Discussion

Although a number of studies have been conducted on university students in different countries for the effects of Ramadan fasting (1,17−24), few have been published from Pakistan (25–27), one of which discussed the biochemical effect of fasting on medical students (27). Therefore, there is a need to conduct more studies to strengthen the results. One of the limitations of our study was the inclusion of both sexes: during menstruation, females will not be fasting for some days, however, because the number of female students in public medical universities in Pakistan is overwhelming, to include only males in the study was not possible. However, we tried to get the sex ratio almost equal in this study so that the outcomes would not be skewed or unrepresentative because of missed fasting days among female students. Since all the students belonged to the 4th year of the MBBS programme, the age variation was very small and hence the effect of age was negligible. The study did not have a control group (not fasting), because it is not easy to get enough non-fasting medical students in the Pakistani culture.

Mean weight was reduced slightly in Ramadan in this study. A majority of studies showed a significant decrease in mean weight in Ramadan (16,18,20–24) but this was recouped in Shawwal (21,23). Shruthi et al. indicated that the decrease in weight during Ramadan could be due to a reduction in fluid intake and a decline in glycogen-bound water stores (24). Meals are taken during night-time only and are less frequent, and hence could affect calories and dietary consumption (20).

We found that body weight further reduced in Shawwal. This may be because participants have started heavy physical exercises in Shawwal to maintain their weight, and consequently reduced their weight further after Ramadan. The BMI reduced insignificantly simultaneously. Hip, waist and hip/waist ratio also reduced in Ramadan and Shawwal from Shaban, but the changes were not significant. Fakhrzadeh et al. also showed that there was significant reduction in waist circumference among male Iranian students during Ramadan (22). Furthermore, Shruthi et al. also showed significant reduction in waist measurement and waist to hip ratio among Indian medical students in Ramadan (24). The mean BMI was little more than 21 kg/m2 with low standard deviation in this study which indicates that most of the students were healthy with a normal BMI range. Hence Ramadan fasting did not affect their anthropometric measurements. We found a reduction of waist to height ratio in Ramadan and this continued in Shawwal. Shruthi et al. and Celik et al. also found a significant reduction for this ratio (24,28). It is common practice that fasting subjects either stop physical exercises or at least reduce the duration significantly in Ramadan due to fear of thrust and dehydration and in Shawwal they start again with more zeal and enthusiasm. Al Hourani and Atoum showed that the number of young females who were involved in activity of level 6 and level 7 on the Physical Activity Level reduced their physical activity during Ramadan (20).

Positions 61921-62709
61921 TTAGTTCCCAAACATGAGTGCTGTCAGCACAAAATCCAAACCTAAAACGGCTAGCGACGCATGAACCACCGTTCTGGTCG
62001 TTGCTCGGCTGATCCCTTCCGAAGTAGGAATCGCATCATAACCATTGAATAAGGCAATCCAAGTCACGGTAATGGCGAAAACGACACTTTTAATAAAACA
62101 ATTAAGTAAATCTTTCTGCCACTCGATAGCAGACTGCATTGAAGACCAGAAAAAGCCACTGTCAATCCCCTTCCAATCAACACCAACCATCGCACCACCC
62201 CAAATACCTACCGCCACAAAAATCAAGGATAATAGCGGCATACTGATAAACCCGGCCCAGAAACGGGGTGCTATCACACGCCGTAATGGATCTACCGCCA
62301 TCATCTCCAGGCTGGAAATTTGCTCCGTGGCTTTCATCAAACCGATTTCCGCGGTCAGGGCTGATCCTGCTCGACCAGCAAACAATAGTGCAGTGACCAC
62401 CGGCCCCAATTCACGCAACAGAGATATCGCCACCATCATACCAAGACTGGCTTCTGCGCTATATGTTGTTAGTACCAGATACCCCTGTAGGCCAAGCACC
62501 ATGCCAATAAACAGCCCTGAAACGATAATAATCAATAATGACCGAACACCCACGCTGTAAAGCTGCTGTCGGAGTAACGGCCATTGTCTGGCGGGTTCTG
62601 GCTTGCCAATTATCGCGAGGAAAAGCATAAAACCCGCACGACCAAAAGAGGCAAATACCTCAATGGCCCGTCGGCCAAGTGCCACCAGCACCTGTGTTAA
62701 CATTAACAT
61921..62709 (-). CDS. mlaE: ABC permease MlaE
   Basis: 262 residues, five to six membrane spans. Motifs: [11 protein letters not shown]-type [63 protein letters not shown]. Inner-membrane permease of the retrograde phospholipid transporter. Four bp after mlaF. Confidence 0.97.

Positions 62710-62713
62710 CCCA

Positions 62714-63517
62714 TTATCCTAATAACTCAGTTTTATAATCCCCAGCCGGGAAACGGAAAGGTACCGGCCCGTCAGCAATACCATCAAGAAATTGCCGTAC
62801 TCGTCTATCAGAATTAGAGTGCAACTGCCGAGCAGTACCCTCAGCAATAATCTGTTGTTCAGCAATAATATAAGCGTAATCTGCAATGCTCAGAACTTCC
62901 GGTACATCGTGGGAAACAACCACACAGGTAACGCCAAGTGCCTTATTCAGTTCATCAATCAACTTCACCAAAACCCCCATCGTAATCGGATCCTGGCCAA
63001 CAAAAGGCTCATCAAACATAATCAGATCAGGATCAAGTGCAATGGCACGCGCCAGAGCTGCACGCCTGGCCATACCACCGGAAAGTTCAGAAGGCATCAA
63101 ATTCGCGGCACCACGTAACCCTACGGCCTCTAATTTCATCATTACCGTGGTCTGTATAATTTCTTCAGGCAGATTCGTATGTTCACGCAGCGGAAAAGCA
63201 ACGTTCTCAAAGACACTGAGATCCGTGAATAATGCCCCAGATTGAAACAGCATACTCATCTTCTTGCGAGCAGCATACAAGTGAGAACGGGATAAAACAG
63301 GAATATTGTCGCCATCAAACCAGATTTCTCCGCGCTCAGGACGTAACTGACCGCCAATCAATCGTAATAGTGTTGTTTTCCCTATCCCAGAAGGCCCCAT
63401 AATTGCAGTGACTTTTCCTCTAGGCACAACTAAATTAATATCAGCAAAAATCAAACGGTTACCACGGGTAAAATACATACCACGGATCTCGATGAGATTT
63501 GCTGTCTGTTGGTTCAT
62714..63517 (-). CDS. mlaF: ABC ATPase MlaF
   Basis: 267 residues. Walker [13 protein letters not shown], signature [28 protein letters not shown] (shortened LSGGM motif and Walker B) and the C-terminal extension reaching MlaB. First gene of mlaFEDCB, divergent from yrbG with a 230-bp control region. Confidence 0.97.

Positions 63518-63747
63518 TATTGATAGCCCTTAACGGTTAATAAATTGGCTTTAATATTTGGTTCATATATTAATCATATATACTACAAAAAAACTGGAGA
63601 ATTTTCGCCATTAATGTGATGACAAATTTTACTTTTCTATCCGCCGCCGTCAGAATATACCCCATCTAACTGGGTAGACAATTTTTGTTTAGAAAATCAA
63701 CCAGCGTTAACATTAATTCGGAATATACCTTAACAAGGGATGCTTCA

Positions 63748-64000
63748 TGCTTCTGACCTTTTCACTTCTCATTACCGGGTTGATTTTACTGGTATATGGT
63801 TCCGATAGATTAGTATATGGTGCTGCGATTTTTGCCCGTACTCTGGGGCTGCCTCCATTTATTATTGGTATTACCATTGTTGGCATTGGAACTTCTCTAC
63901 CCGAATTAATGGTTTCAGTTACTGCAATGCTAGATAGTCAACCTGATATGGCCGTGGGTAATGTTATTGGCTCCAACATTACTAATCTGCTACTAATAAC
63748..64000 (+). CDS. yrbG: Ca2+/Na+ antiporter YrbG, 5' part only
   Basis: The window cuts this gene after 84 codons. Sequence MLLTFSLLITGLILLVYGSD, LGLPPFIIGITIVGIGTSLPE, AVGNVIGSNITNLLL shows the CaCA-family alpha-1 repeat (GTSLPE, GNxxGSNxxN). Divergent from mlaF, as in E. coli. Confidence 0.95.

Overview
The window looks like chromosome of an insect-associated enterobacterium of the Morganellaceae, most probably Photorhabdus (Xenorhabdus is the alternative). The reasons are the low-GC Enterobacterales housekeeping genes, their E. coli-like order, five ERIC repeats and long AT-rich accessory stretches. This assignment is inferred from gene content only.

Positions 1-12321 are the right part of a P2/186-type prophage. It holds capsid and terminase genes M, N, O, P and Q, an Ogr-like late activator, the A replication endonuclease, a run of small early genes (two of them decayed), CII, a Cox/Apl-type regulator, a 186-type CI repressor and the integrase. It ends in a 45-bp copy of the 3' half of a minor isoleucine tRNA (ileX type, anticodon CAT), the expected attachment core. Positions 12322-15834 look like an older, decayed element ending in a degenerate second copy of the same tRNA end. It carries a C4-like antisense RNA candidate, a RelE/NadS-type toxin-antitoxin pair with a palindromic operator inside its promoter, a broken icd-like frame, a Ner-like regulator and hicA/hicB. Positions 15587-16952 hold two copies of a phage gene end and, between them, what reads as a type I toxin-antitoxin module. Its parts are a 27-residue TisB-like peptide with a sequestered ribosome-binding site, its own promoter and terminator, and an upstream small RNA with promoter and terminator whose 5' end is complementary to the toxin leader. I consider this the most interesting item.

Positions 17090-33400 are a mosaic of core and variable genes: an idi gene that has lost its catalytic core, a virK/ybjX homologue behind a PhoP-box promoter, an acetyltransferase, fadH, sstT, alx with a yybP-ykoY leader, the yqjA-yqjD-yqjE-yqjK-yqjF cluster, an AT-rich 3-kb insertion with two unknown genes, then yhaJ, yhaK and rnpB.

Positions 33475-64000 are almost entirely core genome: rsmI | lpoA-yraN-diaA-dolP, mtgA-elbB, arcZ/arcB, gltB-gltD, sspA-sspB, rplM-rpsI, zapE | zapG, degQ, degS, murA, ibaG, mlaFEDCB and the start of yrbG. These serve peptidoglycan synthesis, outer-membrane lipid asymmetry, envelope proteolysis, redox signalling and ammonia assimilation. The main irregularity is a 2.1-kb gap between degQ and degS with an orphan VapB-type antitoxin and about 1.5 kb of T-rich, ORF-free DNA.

Systolic blood pressure (SBP) increased continuously but not significantly in Ramadan and in Shawwal. Fakhrzadeh et al. found negligible changes in SBP in seminary students during Ramadan (22). However, Mansi and Shruthi et al. found a significant reduction in SBP by the end of Ramadan (23,24). Diastolic blood pressure (DBP) also increased in Ramadan and continued in Shawwal. Fakhrzadeh et al. also found that DBP increased in Ramadan quite a bit, but this was not statistically significant (22). However, Mansi and Shruthi et al. reported the opposite results with a significant reduction in DBP during Ramadan (23,24).

This study showed that fasting blood sugar decreased slightly in Ramadan and rebounded in the next month, Shawwal. A number of other studies